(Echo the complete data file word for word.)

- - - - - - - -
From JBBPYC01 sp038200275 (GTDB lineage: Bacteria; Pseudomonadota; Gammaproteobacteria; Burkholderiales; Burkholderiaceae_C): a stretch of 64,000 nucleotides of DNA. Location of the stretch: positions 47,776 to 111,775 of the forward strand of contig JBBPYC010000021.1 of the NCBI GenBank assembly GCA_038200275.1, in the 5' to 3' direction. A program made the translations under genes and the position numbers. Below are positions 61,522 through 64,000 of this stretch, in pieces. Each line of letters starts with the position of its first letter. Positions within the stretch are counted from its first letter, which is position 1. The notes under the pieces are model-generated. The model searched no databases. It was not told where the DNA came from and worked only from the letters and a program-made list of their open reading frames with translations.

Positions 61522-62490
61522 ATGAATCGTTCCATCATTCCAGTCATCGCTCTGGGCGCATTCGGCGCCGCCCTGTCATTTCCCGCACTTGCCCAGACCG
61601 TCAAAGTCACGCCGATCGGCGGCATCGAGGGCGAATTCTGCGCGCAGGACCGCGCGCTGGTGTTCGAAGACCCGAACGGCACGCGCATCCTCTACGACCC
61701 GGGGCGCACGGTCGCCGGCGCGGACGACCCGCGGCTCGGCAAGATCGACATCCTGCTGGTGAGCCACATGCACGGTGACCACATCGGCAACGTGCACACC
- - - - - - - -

From JBBPYC01 sp038200275 (GTDB lineage: Bacteria; Pseudomonadota; Gammaproteobacteria; Burkholderiales; Burkholderiaceae_C): a stretch of 64,000 nucleotides of DNA. Location of the stretch: positions 47,776 to 111,775 of the forward strand of contig JBBPYC010000021.1 of the NCBI GenBank assembly GCA_038200275.1, in the 5' to 3' direction. A program made the translations under genes and the position numbers. Below are positions 61,522 through 64,000 of this stretch, in pieces. Each line of letters starts with the position of its first letter. Positions within the stretch are counted from its first letter, which is position 1. The notes under the pieces are model-generated. The model searched no databases. It was not told where the DNA came from and worked only from the letters and a program-made list of their open reading frames with translations.

Positions 61522-62490
61522 ATGAATCGTTCCATCATTCCAGTCATCGCTCTGGGCGCATTCGGCGCCGCCCTGTCATTTCCCGCACTTGCCCAGACCG
61601 TCAAAGTCACGCCGATCGGCGGCATCGAGGGCGAATTCTGCGCGCAGGACCGCGCGCTGGTGTTCGAAGACCCGAACGGCACGCGCATCCTCTACGACCC
61701 GGGGCGCACGGTCGCCGGCGCGGACGACCCGCGGCTCGGCAAGATCGACATCCTGCTGGTGAGCCACATGCACGGTGACCACATCGGCAACGTGCACACC